Roy Hill under safety concern scrutiny

Safety concerns have again brought the Roy Hill project to the attention of WA safety regulators.

The Department of Mines and Petroleum (DMP) has issued improvement notices to the project management for breaches of the Mines Safety and Inspection Act.

DMP state mining engineer Andrew Chaplyn said the department had issued four improvement notices for the Roy Hill project since March 2015.

Two notices were issued on 4 June for "safety in a dry storage area and unsecured door on electrical cabinet", while another two were issued on 3 July for "use of elevated work platforms and open holes in elevated workplaces".

"The department will continue to work with the company to ensure the final construction stages of the project are completed safely," Chaplyn said.

A statement from Roy Hill said Samsung C&T and its contractors had “responded immediately to the situation to continue to maintain a safe system of work for all employees on the project”.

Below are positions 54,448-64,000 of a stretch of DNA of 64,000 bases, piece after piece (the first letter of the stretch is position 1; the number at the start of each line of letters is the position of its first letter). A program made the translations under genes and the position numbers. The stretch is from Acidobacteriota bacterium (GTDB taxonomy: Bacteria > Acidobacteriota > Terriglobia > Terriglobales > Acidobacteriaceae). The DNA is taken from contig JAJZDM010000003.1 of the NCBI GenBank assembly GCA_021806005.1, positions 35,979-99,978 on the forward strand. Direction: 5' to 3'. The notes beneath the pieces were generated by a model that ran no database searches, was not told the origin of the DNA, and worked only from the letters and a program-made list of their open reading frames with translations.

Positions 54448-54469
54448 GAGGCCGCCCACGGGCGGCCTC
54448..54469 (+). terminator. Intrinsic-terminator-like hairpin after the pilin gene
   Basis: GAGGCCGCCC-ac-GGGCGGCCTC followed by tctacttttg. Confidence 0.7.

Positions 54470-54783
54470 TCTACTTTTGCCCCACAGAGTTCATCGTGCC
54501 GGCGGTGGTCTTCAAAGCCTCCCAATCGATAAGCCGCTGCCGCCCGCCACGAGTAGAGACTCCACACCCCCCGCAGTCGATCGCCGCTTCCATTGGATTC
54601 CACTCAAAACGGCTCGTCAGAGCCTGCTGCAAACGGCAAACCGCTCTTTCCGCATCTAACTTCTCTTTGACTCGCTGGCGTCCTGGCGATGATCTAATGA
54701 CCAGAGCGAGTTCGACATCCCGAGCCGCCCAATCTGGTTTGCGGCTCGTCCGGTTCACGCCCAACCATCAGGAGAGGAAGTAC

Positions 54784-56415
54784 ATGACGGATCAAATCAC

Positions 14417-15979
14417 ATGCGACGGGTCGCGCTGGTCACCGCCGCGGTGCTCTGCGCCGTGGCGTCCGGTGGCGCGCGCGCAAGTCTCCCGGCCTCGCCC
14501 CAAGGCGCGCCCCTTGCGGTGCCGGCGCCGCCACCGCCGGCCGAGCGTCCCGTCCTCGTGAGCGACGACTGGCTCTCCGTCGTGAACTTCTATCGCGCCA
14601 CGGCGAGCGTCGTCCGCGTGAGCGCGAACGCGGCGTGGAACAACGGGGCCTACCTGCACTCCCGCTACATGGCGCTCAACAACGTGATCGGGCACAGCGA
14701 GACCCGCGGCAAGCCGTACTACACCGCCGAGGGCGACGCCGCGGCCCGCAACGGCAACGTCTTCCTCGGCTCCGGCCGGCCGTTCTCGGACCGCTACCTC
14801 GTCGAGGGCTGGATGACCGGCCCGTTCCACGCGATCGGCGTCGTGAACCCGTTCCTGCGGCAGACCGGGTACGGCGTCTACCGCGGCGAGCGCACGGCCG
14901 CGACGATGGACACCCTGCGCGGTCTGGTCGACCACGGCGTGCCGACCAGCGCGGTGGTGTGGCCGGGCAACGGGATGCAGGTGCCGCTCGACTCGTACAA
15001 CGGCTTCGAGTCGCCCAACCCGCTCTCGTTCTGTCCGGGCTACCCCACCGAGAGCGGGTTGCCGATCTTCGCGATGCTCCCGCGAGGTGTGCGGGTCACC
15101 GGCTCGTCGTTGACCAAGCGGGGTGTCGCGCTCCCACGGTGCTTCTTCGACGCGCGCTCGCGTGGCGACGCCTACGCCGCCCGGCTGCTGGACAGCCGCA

"Roy Hill continues to work with Samsung and its contractors to provide a safe work environment."

Safety breaches in 2014 from a spate of incidents at Roy Hill resulted in prohibition notices issued by the DMP in relation to incidents which involved cranes and EWPs.

Days after those notices were issued a crane tipped over during commissioning and testing procedures.

At the time of the crane accident a team of specialist DMP safety inspectors had already been scheduled to travel to Roy Hill in late January to audit the management systems for high-risk activities at the site,

Then in February another accident occurred in which supporting jacks failed while lifting a plant module.

Roy Hill chief executive Barry Fitzgerald said there had been "serious issues" relating to safe lifting and crane operations undertaken by head contractor Samsung C&T and Leighton Construction at the processing plant construction site.

Fitzgerald said the situation was not acceptable and "a step change" in lifting operations was being sought.

The Roy Hill project is now more than 86 per cent complete and on schedule for completion in September.

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